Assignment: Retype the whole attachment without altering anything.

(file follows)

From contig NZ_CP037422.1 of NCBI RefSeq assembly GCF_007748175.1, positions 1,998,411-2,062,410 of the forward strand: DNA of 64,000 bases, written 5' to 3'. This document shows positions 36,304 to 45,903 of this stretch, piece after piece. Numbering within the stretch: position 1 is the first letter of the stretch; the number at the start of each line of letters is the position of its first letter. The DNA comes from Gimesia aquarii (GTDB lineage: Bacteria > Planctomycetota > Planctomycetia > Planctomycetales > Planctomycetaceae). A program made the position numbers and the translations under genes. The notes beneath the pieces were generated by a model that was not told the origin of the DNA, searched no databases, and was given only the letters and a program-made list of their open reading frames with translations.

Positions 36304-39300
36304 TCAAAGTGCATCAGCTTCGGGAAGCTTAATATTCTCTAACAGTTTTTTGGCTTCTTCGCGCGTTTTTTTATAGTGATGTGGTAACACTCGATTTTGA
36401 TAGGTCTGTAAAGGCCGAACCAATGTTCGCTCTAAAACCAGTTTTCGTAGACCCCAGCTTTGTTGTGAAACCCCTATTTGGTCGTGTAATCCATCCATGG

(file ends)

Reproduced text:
From contig NZ_CP037422.1 of NCBI RefSeq assembly GCF_007748175.1, positions 1,998,411-2,062,410 of the forward strand: DNA of 64,000 bases, written 5' to 3'. This document shows positions 36,304 to 45,903 of this stretch, piece after piece. Numbering within the stretch: position 1 is the first letter of the stretch; the number at the start of each line of letters is the position of its first letter. The DNA comes from Gimesia aquarii (GTDB lineage: Bacteria > Planctomycetota > Planctomycetia > Planctomycetales > Planctomycetaceae). A program made the position numbers and the translations under genes. The notes beneath the pieces were generated by a model that was not told the origin of the DNA, searched no databases, and was given only the letters and a program-made list of their open reading frames with translations.

Positions 36304-39300
36304 TCAAAGTGCATCAGCTTCGGGAAGCTTAATATTCTCTAACAGTTTTTTGGCTTCTTCGCGCGTTTTTTTATAGTGATGTGGTAACACTCGATTTTGA
36401 TAGGTCTGTAAAGGCCGAACCAATGTTCGCTCTAAAACCAGTTTTCGTAGACCCCAGCTTTGTTGTGAAACCCCTATTTGGTCGTGTAATCCATCCATGG